The festival is free, but parking is $20 per car, with proceeds benefiting Branches of Hope, the cancer patient fund at Central Vermont Medical Center's National Life Cancer Treatment Center.
Moving on, this Wednesday, July 16 — as in the day this issue hits the streets — Zen Lounge hosts a pre-party for the upcoming Nappy Roots show at the venue on August 7. But the real gist of the show is that it's doubling as a hip-hop showcase to decide which local act snags the final opening slot of the NR show, which is kind of a big deal.
Audience members will choose from Self Portrait, Boomslang, MC Mycelium, G da Louisville Slugga & Ms. Sheila White and then, just for voting, be entered in a raffle for free tickets to see Nappy Roots.
After the competition, local hip-hop trio Bless the Child close out the night.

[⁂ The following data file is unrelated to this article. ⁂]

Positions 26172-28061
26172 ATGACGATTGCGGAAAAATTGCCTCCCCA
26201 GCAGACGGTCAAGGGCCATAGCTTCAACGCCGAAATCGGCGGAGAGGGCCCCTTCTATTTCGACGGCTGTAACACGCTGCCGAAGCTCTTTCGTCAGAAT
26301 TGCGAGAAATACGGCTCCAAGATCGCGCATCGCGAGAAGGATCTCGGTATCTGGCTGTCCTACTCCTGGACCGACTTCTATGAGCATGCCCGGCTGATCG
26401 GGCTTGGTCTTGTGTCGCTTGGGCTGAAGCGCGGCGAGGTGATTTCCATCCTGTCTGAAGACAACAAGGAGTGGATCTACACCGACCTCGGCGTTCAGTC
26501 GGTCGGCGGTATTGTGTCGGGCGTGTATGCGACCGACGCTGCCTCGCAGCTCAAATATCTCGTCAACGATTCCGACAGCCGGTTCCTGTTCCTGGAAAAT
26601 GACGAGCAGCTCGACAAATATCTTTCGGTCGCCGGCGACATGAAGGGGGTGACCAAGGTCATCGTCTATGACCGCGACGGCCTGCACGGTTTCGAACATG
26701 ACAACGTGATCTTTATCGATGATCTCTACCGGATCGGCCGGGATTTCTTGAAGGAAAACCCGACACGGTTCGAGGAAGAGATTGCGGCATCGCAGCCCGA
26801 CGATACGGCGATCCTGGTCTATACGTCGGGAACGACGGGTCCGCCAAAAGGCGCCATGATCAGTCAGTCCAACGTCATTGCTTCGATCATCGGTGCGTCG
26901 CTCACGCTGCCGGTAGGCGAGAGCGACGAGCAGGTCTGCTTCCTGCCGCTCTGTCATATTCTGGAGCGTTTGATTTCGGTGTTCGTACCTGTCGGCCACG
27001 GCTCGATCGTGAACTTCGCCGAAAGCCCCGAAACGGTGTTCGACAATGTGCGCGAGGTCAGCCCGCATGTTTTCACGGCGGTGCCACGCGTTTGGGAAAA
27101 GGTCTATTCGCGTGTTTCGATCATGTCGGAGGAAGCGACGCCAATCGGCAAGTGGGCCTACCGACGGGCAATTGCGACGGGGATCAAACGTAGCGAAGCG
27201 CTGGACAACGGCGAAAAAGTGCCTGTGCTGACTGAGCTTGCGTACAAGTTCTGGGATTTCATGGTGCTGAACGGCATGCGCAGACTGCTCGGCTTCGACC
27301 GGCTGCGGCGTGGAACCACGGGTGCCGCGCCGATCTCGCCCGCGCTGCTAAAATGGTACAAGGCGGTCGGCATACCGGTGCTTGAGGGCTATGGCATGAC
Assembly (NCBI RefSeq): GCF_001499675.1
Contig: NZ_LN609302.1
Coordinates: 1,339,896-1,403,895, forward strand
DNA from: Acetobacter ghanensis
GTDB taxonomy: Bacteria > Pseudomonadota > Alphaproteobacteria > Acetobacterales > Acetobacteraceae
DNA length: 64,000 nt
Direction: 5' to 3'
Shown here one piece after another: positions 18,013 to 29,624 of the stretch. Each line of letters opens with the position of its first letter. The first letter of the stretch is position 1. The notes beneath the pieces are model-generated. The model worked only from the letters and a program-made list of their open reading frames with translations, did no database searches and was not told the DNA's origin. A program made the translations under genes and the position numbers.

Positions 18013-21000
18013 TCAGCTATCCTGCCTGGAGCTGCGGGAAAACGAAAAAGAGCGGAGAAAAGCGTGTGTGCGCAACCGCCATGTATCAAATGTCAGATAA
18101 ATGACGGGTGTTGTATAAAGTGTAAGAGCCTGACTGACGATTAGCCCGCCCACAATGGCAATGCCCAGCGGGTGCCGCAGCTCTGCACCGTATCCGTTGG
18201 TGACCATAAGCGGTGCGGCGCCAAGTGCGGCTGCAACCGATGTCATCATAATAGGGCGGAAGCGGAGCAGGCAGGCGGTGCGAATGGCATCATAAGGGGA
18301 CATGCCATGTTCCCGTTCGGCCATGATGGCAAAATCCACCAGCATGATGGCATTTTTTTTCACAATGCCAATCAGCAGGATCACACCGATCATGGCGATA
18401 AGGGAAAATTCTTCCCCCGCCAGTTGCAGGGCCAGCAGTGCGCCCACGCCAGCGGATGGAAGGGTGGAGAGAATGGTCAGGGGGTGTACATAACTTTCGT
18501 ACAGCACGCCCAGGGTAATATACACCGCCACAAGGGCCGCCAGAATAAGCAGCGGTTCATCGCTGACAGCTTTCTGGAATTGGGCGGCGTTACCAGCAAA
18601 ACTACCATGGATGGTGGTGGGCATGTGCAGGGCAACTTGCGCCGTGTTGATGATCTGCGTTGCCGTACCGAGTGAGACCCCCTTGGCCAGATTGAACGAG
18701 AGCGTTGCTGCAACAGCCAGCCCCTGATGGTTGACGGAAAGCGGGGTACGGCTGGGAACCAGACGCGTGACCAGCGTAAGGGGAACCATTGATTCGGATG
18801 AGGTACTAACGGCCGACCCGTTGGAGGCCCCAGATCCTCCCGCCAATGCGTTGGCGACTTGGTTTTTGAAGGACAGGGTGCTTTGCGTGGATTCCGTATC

We end this week's column on a down note. The local jazz community was saddened to learn of the unexpected passing of Paul Brana last Thursday, July 10. Brana was a talented young trumpeter who had earned a reputation as one of the state's brightest up-and-coming players. A public celebration of Brana's life will be held this Thursday, July 17, at Radio Bean, where he had become a fixture sitting in with, well, just about everybody.
Our deepest condolences to Brana's family and friends. m
A peek at what was on my iPod, turntable, eight-track player, etc., this week.
Sondre Lerche, Please
In the Valley Below, The Belt
Yonatan Gat, Iberian Passage
Dick Dale, The Big Surfin' Sounds on Capitol
Tags: Music News